Spell their names correctly. A “cardinal” rule of public relations. To which I add “pronounce their name correctly”.
There is no mystery why some salespeople insist on mentioning your name again and again when they are trying to “make the sale”. Few things sound so sweet to someone than the sound of their own name.
There are few “personal” public relations mistakes worse than sending correspondence with mis-spelling. It shows you don’t care enough to check. Or you made a mistake and did not notice. You don’t really know them well enough. In all of these cases, it’s a “turn off”. It shows you simply do not care.
I speak from experience. While my first name is easy, my last name is not. One result is that I usually make restaurant bookings with my “official” first name, “Donald”. Have done so for many years now. And I am endlessly fascinated by the mis-spellings of my surname (last name), with “P-e-r-i-g-u-t” and “P-e-r-g-l-u-t” being the two most common, or adding an extra “a” (you guess where), or changing the “gut” to a “man”. Of all of them, it’s the transposition of the “g” and the “l” that bothers me the most, mostly because it’s simply not a pretty name that way. And I have one correspondent in an academic institution who continues to use this mis-spelling, many years after I first pointed out the mistake.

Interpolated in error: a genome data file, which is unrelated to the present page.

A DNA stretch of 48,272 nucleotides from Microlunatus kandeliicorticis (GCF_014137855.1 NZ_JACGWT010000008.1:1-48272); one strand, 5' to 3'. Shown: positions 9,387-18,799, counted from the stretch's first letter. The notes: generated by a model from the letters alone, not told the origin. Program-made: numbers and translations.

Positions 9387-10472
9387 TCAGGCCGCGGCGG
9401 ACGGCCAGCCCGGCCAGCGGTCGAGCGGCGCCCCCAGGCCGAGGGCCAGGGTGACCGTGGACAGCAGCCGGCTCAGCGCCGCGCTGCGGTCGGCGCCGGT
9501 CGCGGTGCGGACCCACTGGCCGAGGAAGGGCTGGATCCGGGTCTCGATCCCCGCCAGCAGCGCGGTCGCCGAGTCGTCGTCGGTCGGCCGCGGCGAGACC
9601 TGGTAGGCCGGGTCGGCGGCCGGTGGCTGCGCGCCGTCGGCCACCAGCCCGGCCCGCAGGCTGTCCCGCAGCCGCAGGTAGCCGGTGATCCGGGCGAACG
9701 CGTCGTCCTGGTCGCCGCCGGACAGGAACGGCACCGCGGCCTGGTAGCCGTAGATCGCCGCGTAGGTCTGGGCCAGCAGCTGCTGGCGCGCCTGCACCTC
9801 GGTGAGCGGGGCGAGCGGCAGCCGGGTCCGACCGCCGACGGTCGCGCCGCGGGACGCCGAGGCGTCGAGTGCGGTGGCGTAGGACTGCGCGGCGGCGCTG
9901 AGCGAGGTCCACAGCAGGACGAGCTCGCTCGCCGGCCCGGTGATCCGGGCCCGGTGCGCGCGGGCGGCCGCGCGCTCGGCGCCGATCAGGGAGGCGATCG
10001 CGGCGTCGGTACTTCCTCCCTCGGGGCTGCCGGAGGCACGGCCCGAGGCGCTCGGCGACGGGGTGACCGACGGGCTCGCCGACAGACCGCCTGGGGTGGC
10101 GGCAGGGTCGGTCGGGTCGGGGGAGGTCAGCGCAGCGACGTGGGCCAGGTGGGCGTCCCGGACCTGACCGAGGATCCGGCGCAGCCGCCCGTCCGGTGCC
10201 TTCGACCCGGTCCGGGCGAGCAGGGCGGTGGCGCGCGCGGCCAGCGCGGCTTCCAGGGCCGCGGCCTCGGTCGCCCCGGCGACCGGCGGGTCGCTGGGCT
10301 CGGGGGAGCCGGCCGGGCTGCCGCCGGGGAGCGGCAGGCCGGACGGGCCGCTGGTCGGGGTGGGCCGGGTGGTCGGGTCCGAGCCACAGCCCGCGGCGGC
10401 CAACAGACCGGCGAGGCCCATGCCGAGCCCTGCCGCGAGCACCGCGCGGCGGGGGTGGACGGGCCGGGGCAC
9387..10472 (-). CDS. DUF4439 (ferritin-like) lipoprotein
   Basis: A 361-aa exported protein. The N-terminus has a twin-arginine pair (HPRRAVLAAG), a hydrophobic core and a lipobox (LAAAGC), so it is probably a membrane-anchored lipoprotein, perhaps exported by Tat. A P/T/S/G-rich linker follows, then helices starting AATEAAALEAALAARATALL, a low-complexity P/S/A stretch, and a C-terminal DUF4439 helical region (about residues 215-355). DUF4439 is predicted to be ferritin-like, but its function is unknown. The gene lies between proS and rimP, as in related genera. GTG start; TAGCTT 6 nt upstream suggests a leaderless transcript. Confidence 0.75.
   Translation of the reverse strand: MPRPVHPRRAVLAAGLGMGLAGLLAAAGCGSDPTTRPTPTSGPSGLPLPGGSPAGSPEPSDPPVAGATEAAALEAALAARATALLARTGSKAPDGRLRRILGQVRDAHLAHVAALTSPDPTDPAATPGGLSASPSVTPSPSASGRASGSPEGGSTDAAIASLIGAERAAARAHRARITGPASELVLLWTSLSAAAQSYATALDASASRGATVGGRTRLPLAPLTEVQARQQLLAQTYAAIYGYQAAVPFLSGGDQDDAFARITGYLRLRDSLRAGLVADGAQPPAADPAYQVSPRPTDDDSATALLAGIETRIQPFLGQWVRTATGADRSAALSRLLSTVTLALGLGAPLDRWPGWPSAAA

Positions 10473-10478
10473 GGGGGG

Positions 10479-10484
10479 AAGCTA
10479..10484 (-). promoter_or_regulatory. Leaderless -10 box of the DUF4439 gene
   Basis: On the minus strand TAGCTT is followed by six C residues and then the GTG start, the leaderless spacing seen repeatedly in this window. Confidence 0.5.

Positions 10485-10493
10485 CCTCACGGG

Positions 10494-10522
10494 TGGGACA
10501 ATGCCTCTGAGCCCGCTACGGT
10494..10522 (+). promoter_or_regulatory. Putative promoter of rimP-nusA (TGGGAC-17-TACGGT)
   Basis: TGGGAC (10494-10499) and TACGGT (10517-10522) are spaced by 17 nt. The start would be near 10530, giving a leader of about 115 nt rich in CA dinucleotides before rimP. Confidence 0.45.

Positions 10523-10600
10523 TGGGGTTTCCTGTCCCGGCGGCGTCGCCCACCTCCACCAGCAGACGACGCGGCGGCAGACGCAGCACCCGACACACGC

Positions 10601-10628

Recently, the importance of names was reinforced by a story told on Australian radio by American cellist Alisa Weilerstein: there’s a reasonably difficult last name. And that was the point of it all. In an extended interview on ABC’s Radio National’s “Breakfast” program on 12 June 2013, she told the story of how she played at the White House in 2009 with President Barack Obama and First Lady Michelle Obama and their family in the audience. As Weilerstein tells the story, the President introduced them all at the beginning, but stumbled over her name. Oh well, she thought, it’s a hard name, many people do. But at the end of the concert, the President was determined. Obama specifically thanked the musicians by name at the end, and carefully pronounced Weilerstein’s last name correctly – and looked right at her as he did so.
That’s what the President of the United States of America does. He pays attention to names, because he knows that they are important. We should recognise that too.
Here is a clip (11’13”) of Weilerstein playing at the White House: